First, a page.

Despite expanded health insurance, LA County faces big challenges
This story originally appeared in the Los Angeles Daily News.
Despite enrolling half a million people in health insurance under the Affordable Care Act last year, Los Angeles County still has more uninsured residents than all but five states.
Caring for those uninsured people — and keeping them out of emergency rooms — falls largely to the county government and a network of community clinics.
“Even if you don’t have insurance, you still have access to care,” said Tangerine Brigham, deputy director of the Los Angeles County Department of Health Services.
Newly released census data paints a detailed picture of the county’s 1.55 million uninsured:
- Nearly half of them, 46 percent, are noncitizens, according to an analysis by the Center for Health Reporting.
- 39 percent are high school dropouts.
- 23 percent earn less than $25,000 a year, near the federal poverty line for a family of four.
- 69 percent are Latino.
With some exceptions, noncitizens can’t get federal health care aid.
L.A. County is filling the gap for noncitizens with My Health LA, a $61 million program launched last October that has enrolled 131,000 people. Any L.A. County resident who earns 138 percent or less of the federal poverty level — $33,465 for a family of four — is eligible, Brigham said.
L.A. is one of 47 California counties to offer basic health coverage for undocumented immigrants, according to Health Access California, a group that advocates such coverage. The 11 counties that don’t offer it include three of the five largest: San Bernardino, Orange and San Diego.
The state will begin offering health insurance for about 170,000 undocumented children beginning May 1. Approved as part of the 2015-2016 state budget, Medi-Cal for undocumented children is expected to cost about $40 million annually. It was approved largely along party lines with Democrats supporting and most Republicans opposing it.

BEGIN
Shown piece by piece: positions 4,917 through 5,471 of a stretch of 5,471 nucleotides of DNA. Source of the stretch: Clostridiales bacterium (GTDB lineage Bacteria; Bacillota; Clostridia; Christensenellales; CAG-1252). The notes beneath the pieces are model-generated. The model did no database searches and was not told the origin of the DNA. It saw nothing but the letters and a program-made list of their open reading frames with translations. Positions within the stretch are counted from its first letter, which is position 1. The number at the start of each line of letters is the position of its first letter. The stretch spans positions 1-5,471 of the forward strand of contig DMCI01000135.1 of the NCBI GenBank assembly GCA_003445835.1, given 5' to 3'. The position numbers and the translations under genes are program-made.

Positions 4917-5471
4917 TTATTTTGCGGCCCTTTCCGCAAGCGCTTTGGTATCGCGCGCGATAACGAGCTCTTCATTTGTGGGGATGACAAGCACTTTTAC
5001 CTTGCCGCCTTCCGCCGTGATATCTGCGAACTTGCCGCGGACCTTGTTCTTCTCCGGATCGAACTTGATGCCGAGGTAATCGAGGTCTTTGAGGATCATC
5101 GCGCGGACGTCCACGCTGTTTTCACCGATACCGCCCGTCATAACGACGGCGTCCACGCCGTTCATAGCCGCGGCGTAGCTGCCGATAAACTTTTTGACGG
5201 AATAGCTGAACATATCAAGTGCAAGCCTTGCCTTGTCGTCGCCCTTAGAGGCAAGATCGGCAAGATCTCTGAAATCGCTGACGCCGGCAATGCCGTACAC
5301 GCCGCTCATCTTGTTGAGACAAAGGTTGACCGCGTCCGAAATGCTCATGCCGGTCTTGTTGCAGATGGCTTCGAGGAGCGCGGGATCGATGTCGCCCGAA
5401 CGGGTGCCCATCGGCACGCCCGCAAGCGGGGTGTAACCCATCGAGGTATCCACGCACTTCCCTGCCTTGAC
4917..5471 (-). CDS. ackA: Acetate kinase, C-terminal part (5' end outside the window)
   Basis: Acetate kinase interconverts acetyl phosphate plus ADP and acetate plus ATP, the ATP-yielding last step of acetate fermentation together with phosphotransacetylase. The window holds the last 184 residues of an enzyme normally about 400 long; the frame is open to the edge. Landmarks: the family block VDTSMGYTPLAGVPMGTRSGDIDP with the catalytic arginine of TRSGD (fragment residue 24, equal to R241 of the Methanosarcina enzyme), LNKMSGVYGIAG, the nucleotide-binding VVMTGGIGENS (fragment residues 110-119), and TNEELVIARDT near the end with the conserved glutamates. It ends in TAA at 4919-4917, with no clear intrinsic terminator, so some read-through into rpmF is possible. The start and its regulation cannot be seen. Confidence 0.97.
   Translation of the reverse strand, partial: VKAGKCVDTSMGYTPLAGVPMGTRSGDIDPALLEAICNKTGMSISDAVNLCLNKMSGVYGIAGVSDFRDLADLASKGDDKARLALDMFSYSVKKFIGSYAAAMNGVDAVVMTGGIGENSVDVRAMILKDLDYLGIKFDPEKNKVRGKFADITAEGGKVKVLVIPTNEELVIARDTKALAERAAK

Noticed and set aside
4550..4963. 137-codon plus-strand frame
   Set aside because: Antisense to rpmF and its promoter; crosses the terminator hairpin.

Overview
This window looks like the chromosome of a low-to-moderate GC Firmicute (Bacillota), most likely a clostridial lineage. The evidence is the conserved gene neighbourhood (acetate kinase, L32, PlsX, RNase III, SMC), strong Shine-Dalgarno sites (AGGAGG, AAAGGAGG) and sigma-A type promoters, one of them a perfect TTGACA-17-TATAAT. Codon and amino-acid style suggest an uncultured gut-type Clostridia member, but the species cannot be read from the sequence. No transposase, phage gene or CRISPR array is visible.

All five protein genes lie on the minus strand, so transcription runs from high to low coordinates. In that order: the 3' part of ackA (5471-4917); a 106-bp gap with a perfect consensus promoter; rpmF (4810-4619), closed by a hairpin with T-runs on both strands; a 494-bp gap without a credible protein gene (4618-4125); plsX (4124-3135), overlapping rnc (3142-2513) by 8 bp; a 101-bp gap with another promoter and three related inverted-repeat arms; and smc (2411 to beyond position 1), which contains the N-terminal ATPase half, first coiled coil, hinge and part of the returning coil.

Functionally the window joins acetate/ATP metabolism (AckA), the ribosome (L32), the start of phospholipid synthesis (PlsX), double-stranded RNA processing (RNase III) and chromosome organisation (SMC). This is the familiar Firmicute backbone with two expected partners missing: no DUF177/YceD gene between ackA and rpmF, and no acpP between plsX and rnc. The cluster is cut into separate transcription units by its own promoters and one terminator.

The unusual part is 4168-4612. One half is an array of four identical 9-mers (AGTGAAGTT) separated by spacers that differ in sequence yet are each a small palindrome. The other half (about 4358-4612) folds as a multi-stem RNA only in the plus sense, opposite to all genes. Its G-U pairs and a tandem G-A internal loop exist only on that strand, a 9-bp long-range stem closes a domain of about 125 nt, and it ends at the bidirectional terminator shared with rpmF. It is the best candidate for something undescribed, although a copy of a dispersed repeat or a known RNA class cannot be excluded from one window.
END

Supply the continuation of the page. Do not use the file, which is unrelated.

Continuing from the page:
California stands out in offering health coverage to undocumented immigrants. To win support for the Affordable Care Act in Congress, President Barack Obama explicitly promised that the federal law would not cover them.
While Obamacare scored big successes in some parts of L.A. County, it failed to deliver in others. The biggest gains in health insurance coverage came in Compton, Pomona and Inglewood, where the insured rate grew by at least 8 percentage points from 2013 to 2014. Meanwhile, the insured rate grew by half as much in Pasadena, Torrance and Glendale.
And in El Monte, where 27 percent of residents lacked insurance in 2013, the uninsured rate hit 29 percent last year. It was the only city in L.A. County where the uninsured rate got worse under the Affordable Care Act.
San Bernardino County also saw mixed results, according to the American Community Survey. The uninsured rate fell by 6 to 8 percentage points in San Bernardino, Rialto, Ontario and Chino. But in Chino Hills, Redlands and Rancho Cucamonga it fell by 2 percent or less. And in Upland, the change was so small, a reduction of 0.3 percent, that it could be explained by statistical error.